Justin Verlander wasn’t named on the United States’ provisional roster when it was announced just over a week ago, but apparently his decision to not participate in the World Baseball Classic wasn’t a final one. George Sipple and Mike Brudenell reported today that the Tigers’ ace was “still mulling whether or not to pitch in the WBC”.
“I spoke to (U.S. manager) Joe Torre about it,” Verlander said. “But at the same time, I got to get myself ready for spring training. I feel great (right now), and I’d love to pitch for the USA.”
Verlander would obviously be a huge addition for the US team — anytime you have the opportunity to add the best pitcher on the planet it’s a good thing — but participation could be big for Verlander as well. He carried the label of not being a “big game pitcher” up until last season. He squashed most of that talk with some big starts down the stretch in September — most notably winning against Chris Sale and the Chicago White Sox on ESPN’s Sunday Night Baseball — and with his stellar performances in the ALDS against the Oakland Athletics and the ALCS against the New York Yankees. But Verlander stubbed his toe in the World Series and talk has shifted from him not being a big game pitcher to him not being a good World Series pitcher (where he owns a career 7.20 ERA in three career starts).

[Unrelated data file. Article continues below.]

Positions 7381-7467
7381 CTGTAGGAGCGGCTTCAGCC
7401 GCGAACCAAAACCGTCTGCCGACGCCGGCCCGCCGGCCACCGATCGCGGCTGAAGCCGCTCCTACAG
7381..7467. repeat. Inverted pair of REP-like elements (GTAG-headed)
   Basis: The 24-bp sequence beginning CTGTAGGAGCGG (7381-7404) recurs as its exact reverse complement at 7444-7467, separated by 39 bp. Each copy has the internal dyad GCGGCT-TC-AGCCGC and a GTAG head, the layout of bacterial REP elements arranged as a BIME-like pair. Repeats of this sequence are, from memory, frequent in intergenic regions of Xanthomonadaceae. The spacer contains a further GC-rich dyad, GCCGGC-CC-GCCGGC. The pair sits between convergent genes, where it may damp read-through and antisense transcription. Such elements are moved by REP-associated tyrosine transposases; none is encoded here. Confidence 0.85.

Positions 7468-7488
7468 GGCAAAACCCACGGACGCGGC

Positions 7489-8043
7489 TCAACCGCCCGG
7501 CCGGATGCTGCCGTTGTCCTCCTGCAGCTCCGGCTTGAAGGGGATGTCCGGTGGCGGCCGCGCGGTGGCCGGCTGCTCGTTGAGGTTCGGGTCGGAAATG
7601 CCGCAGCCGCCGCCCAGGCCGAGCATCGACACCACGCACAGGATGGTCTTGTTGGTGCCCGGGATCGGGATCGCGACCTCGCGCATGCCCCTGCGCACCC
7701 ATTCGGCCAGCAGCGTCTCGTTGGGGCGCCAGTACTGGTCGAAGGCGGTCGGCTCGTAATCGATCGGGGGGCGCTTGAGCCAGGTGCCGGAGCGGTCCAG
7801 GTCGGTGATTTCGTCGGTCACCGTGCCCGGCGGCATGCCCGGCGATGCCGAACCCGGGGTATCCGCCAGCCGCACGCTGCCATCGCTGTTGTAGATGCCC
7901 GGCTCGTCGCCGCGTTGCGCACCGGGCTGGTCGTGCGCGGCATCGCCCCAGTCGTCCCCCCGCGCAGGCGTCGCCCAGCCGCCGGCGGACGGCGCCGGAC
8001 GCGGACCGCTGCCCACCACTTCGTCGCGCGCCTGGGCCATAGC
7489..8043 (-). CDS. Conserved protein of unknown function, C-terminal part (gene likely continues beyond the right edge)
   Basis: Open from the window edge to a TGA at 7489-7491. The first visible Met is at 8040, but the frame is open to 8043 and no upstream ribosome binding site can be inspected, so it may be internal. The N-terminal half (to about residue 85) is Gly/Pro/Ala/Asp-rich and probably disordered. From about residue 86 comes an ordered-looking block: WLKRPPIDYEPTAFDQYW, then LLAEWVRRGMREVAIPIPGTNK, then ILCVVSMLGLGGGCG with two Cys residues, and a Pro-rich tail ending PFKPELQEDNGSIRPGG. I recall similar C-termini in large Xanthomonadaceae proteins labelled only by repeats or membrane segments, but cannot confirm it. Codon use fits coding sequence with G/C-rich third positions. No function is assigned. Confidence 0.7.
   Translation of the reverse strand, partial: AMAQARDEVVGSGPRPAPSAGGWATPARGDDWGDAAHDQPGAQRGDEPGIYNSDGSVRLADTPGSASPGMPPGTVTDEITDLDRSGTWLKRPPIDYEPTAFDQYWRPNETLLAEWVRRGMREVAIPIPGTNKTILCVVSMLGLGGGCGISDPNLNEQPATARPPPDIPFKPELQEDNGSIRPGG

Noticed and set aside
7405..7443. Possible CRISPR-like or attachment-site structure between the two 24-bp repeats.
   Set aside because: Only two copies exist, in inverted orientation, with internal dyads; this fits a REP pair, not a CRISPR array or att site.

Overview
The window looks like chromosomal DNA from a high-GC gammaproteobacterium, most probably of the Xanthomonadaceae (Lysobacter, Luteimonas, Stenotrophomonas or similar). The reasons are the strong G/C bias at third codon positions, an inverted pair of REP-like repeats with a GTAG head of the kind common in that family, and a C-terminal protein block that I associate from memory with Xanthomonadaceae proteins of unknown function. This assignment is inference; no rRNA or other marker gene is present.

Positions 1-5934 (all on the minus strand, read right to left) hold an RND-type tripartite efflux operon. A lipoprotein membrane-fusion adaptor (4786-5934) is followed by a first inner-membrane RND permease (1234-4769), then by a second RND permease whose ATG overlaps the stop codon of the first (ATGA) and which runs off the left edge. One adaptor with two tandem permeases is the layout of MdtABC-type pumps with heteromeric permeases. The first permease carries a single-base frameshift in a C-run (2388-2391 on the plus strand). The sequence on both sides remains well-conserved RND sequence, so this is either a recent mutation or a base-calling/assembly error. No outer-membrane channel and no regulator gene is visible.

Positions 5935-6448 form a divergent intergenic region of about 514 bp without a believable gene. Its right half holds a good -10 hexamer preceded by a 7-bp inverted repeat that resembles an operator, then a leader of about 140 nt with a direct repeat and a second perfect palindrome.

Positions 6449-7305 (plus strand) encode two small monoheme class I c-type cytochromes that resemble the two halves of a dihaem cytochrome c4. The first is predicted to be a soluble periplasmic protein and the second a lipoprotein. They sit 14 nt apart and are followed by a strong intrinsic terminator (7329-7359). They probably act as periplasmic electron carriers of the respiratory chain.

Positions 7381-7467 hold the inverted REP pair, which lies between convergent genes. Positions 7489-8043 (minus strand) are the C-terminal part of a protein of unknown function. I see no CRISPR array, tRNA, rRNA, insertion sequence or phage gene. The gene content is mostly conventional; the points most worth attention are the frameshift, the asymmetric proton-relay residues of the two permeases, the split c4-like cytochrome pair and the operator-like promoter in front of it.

I happen to think talk like this is a bunch of malarkey, but it’s better to see these nipped before they become a thing. I’m sure Verlander and the Tigers have their sights set on multiple World Series outings over the next several years, and everyone would be better off if questions about his inability to win the big game were no longer relevant.
The World Baseball Classic wouldn’t replicate the World Series — not even close — but pitching for the United States in a championship round setting might be the closest you could get outside of the real thing.
Justin is correctly putting his preparation for the Tigers’ season ahead of his desire to participate in the WBC, but it would be an opportunity to replicate some of the emotion, adrenaline, and pressure of the season and postseason that Grapefruit League play simply couldn’t provide.